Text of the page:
New economy: introduction

“The secret of change is to focus all of your energy, not on fighting the old, but on building the new.” – Dan Millman

“We need to build new infrastructures within the ruins of the old.” – McKenzie Wark

What is the new economy?

We’re headed for ecological collapse, and the current economy is driving us towards it, by:

  • stimulating overconsumption, via ubiquitious advertising and a drive to maximise returns for shareholders and lenders;
  • depleting communities by sucking money out of them via the corporate branches that are embedded in them;
  • concentrating that money in the tax haven accounts of very few people, and using that concentrated wealth (which includes ownership of the media) to influence the political process and public opinion, to ensure that system change (and democracy) is prevented.

Workers’ co-operatives form the backbone of the low-impact economy. Decisions are made democratically, and rewards are distributed depending on your own work.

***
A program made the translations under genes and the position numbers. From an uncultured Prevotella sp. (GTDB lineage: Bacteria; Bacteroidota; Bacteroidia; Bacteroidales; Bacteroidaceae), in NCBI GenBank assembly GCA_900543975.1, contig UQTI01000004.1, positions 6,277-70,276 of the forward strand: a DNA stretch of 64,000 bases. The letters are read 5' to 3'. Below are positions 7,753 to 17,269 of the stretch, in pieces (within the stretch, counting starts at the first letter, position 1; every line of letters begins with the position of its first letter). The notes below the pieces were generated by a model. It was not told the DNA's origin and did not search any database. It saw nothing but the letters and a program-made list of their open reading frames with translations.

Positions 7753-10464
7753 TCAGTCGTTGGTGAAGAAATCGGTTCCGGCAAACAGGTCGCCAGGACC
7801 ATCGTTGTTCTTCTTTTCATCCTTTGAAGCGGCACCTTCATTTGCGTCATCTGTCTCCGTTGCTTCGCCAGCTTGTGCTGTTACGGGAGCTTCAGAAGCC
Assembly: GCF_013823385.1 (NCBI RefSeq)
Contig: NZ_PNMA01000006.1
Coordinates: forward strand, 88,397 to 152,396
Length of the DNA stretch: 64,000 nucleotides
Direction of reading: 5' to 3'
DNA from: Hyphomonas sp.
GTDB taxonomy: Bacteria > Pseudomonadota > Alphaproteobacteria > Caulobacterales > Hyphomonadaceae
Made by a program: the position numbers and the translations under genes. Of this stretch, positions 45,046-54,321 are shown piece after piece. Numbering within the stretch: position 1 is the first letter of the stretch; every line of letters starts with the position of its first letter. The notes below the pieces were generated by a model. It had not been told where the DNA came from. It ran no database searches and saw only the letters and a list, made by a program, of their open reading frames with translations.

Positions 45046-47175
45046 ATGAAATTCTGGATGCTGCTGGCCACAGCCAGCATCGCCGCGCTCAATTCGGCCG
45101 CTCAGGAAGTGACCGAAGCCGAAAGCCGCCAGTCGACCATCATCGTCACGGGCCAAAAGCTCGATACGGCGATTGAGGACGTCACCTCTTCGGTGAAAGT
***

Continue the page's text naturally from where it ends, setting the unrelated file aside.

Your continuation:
However, a new economy is being built that reverses these processes. It can help push back the crash, mitigate its effects and catch people when it happens. This new economy is decentralised, community-based and not controlled by the state or corporations, but by ordinary people in communities.


The parts of the new economy include:

The Ecological Land Co-op helps to set up organic smallholdings in England and Wales. The Scottish Farm Land Trust is being established to do the same in Scotland.


Community-based: the new economy is embedded in community and is based on timeless principles – providing goods and services for an exchange medium that is used to buy goods and services provided by other people, rather than on the parasitic principles of just trying to make more and more money from investments, speculation and lending money at interest.